By Episcopal priest Barbara Brown Taylor from her book An Altar in the World in a chapter entitled, “The Practice of Wearing Skin”:
“…I think it is important to pray naked in front of a full-length mirror sometimes, especially when you are full of loathing for your body. Maybe you think you are too heavy. Maybe you never liked the way your hipbones stick out…Are you too hairy? It is always something. Then again, maybe you have been sick, or gone through surgery that has changed the way you look. Too many of us stay covered up or even bathe in the dark…This can only go on so long, especially for someone who believes that God loves flesh and blood, no matter what kind of shape it is in. Whether you are sick or well, lovely or irregular, there comes a time when it is vitally important for your spiritual health to drop your clothes, look in the mirror and say, ‘Here I am’. This is the body-like-no-other that my life has shaped. I live here. This is my soul’s address…When I do this, I generally decide that it is time to do a better job of wearing my skin with gratitude instead of loathing.”
“Here I Am”
The Path of Love. This is our worship theme this month. This is one of those themes that most of us as Unitarian Universalists come alive around. We can do love, right?
For Love really is the agreed-upon center, dare I say theology, that holds us. In this big and varied tent of belief and doubt; in a faith where atheists rub shoulders with theists; where religious language can be so fraught on LOVE we can agree.
Many UU’s, many of you, find comfort and meaning in substituting the word ‘God’ with ‘Love’. Our Universalist forebearers taught us about this when they began inscribing those words over their church doors, and in written prayers and creeds: God IS Love.
Some of you have heard that currently our Principles and Sources are being re-visioned and revised by a UUA commissioned initiative called “The Article II Commission.” And I plan to speak more about this in the coming months so that we can wrap our minds around what this is, but worth noting now is that this Commission, after holding dozens and dozens of nation-wide conversations with UU’s, were able to distill the center-point of our faith–what we believe–into this one word: Love. In fact, the most current proposal on the table literally puts the word Love at the center of a kind of flower image–with each petal representing how we put this Love into action. But there love is, at the center.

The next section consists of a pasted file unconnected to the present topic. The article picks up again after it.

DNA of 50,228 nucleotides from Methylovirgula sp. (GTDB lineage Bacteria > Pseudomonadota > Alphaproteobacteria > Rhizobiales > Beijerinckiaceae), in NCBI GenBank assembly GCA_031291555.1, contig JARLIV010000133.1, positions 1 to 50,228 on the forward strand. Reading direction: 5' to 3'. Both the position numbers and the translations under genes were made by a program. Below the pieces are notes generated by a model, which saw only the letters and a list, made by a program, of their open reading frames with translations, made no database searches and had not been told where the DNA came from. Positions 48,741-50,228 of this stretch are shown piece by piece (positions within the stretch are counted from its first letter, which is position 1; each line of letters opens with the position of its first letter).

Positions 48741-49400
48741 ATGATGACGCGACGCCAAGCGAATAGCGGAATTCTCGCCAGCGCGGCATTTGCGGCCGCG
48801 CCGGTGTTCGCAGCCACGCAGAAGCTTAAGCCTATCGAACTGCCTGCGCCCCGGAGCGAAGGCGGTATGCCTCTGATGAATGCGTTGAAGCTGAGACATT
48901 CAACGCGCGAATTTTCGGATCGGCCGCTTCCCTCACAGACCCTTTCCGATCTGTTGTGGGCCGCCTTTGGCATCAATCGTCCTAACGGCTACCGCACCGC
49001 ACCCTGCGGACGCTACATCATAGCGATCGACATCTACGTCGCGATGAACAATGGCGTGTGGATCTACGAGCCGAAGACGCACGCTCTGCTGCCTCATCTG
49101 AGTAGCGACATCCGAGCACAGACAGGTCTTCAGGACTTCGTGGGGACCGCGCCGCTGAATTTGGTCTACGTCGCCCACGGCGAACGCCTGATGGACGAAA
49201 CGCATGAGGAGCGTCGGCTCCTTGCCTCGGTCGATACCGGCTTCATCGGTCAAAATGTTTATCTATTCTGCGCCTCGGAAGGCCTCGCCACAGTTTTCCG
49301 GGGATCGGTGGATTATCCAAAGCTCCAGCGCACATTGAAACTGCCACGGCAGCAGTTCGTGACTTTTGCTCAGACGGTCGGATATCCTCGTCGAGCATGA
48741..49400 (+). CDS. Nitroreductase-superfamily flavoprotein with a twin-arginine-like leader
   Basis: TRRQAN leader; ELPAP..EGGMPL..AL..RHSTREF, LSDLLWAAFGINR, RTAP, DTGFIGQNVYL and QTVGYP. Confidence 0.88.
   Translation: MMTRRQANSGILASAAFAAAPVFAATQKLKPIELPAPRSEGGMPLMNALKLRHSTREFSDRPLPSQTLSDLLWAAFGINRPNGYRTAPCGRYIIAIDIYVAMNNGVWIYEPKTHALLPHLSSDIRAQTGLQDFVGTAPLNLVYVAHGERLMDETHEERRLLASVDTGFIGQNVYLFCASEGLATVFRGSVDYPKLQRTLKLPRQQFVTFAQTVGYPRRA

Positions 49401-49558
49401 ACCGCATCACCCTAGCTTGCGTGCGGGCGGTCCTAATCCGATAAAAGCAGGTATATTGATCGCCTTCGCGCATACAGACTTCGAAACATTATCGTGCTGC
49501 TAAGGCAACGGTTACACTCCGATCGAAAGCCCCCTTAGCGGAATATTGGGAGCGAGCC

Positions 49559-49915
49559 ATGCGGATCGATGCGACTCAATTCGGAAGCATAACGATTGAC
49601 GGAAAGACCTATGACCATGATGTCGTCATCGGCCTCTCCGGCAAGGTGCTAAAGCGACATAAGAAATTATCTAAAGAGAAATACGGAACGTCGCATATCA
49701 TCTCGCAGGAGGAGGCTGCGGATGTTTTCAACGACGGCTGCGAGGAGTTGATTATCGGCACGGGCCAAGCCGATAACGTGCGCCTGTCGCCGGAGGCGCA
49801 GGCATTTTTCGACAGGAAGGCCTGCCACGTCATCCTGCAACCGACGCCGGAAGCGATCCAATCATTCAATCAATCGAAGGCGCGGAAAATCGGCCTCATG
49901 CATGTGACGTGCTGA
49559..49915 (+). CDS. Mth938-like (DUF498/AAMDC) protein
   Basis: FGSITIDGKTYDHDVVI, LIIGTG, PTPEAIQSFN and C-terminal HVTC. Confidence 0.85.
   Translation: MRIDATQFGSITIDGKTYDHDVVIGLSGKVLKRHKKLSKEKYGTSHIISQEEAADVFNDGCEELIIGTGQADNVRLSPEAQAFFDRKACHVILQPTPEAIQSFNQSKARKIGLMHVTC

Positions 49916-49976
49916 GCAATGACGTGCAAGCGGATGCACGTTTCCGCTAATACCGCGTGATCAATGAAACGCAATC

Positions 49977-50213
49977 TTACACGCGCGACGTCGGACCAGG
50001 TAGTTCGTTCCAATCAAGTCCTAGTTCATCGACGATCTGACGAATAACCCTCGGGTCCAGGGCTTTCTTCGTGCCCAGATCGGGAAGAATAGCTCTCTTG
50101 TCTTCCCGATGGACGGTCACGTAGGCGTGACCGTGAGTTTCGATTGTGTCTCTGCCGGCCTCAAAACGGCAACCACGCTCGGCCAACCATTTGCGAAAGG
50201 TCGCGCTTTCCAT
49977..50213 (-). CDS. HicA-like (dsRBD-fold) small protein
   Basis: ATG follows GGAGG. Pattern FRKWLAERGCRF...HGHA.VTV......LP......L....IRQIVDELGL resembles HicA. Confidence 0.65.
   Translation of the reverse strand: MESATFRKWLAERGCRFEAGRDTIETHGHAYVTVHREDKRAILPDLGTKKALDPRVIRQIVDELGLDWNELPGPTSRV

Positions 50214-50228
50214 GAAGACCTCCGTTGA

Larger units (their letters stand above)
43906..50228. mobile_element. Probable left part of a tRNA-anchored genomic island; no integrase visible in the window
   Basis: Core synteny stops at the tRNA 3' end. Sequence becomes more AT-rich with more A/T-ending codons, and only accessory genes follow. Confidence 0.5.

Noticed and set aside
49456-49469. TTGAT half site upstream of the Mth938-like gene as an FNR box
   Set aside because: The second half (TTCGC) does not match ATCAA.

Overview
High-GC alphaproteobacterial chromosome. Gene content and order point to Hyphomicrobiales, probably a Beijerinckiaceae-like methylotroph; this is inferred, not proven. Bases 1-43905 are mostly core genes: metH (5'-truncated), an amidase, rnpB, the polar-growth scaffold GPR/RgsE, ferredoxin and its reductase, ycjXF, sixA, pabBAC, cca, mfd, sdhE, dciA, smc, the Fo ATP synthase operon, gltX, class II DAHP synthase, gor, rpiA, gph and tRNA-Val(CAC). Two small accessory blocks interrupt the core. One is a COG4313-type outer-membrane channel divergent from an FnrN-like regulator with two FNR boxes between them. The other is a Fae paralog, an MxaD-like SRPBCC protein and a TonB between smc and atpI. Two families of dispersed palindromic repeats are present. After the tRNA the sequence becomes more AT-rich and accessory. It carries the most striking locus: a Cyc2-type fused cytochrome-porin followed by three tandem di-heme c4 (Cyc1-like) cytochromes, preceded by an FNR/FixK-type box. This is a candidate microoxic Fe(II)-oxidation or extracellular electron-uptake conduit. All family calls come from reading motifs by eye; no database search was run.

This is good stuff. I can get behind this. I can certainly get behind our faith working to make more clear what it is that we believe in–finding its way to some faith fluency that doesn’t leave us fumbling and stumbling over words when asked what Unitarian Universalism is.
So, let’s talk about Love now. Love as the center point that holds us. Because while it’s a palatable word for most of us, it is also the most challenging of tenets to live by. We turn away from love all the time. Beat it off our doorsteps. Chase it away. This morning I am going to hone in on one piece of the big-ness that is Love. For just like the word God, it holds multitudes. And this piece has to do with Self-Love.
Roll call: How many of you can’t wait to get home today so that you can try out Barbara Brown Taylor’s body blessing and prayer? Stand naked in front of a mirror and say: “Here I am. This is the body-like-no-other that my life has shaped. I live here. This is my soul’s address.” How many of you can’t wait to do this?
Self-love. Oh, that’s a tough one. Particularly when we re-frame SELF-LOVE as unconditional. Consider that for a moment: unconditional self-love. There are some dirty words for this. They are the wrong words, but they are conflated with self-love all the time. To name a few: Narcissism, Egotism, Selfish, Self-centered, Prideful (one of the seven cardinal sins!). Here’s one I hear in UU circles a lot: Naval-Gazing.